Brownstown City Council discusses street lighting project
BROWNSTOWN – Brownstown City Council continues to highlight the need for new streetlights.
Rick Anderson, director of business development for Johnson-Melloh Solutions in Indianapolis, recently attended a board meeting to re-discuss the state’s energy conservation program, which enables communities to complete energy saving projects. savings guaranteed. This could include lighting, solar energy and heating, ventilation and air conditioning.
While the cities of Shelbyville and North Vernon have encompassed many of these elements in projects in recent years, Anderson said Brownstown could incorporate anything it wants within its means.
“The premise of these projects is that there are no disbursements to do them,” he told the city council. “You’re already spending money, so what we’re trying to do is spend it more efficiently, and whatever efficiency savings we can make, we invest in improving infrastructure. We are not asking you for any fresh money. It’s just that you spend more efficiently.
Brownstown streetlights include the decorative streetlights that line both sides of Main Street or US 50, along part of Walnut Street, and around the Jackson County Courthouse.
“That would be a really good way to fix them,” Anderson said. “The good part about it is that it’s what we call low-hanging fruit. The savings from these items pays for other things that don’t pay for themselves as quickly, so if you can combine some things, that’s good. Everything takes care of itself. There are really some cool things you can do with these projects. It’s a really good way to get some things done.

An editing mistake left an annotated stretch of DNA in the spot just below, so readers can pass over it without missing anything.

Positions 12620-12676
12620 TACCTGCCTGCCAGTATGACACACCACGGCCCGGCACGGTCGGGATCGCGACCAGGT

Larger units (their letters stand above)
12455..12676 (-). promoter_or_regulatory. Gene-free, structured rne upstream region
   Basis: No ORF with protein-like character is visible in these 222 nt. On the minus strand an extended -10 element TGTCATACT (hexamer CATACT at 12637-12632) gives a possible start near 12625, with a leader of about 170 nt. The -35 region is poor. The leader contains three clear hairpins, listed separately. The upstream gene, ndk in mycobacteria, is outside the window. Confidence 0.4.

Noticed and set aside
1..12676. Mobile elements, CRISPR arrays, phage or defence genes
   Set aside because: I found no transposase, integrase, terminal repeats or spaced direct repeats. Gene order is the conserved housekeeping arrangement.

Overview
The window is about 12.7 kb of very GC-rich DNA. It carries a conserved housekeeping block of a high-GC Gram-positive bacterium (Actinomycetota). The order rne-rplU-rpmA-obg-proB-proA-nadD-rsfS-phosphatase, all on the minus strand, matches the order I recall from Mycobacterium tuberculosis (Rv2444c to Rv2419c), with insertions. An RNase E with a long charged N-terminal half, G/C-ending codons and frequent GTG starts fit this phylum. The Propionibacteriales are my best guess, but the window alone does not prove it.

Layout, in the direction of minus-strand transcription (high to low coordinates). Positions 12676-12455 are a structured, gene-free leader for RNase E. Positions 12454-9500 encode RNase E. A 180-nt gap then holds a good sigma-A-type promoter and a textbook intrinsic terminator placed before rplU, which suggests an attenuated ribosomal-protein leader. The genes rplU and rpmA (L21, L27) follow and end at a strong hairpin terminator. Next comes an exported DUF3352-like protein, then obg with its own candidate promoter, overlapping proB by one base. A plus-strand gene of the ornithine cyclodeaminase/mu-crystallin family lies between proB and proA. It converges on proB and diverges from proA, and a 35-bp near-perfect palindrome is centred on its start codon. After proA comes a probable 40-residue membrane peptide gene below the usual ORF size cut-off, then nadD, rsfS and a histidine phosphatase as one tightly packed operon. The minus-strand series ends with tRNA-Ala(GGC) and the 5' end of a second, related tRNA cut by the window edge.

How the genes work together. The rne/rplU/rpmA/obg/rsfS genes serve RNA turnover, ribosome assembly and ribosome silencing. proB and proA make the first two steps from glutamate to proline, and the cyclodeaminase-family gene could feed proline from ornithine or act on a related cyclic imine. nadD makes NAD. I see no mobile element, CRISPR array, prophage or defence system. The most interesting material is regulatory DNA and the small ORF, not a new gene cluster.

In late summer 2021, the city received a quote of over $403,000 from Duke Energy to replace 53 of the city’s 71 decorative lights and upgrade them to LED. Duke Energy owns and maintains the lights.
When this company dug up the poles and replaced streetlights in other parts of town several years ago, Clerk-Treasurer David Willey said it cost around $100,000. Now he said a different technology is used to set the posts.
Willey also said the decorative lights cost more than traditional streetlights, and the council considered eliminating some of them along Main Street because they sit directly across from each other.
Board Chairman Gregg Goshorn asked Anderson how many lights were needed to follow engineering guidelines. With the additional light levels from the new lights, Anderson said it might be possible to reduce the number of lights, which would mean less infrastructure for Duke Energy.
“Whatever they have has got to be what they want, but we’re absolutely going to get you the most efficient light fixtures possible, because that’s what you’re looking for, that’s fixing the situation but also getting the best light levels and best efficiencies,” Anderson said.
“It could be a win-win situation for everyone,” Goshorn said.
The city also discussed a solar project at the sewage treatment plant.
“Anything we can offset there, say 50% of the electricity costs at the sewage treatment plant, those costs are guaranteed not to increase,” Anderson said. “They’re not going to go down, but they won’t go up for another 25 or 30 years as long as solar power is there, so wherever we can put solar power, that’s great because it secures your costs.”
If the city decides to go ahead with the project, it will go through the request for quotation process for submissions and then select a contractor. The contractor would develop a proposal for the city and manage the financial part of the project.
Councilwoman Sharon Koch said that before taking the next step, council will ask new city attorney Zach Miller to review everything and consult with Reedy Financial Group.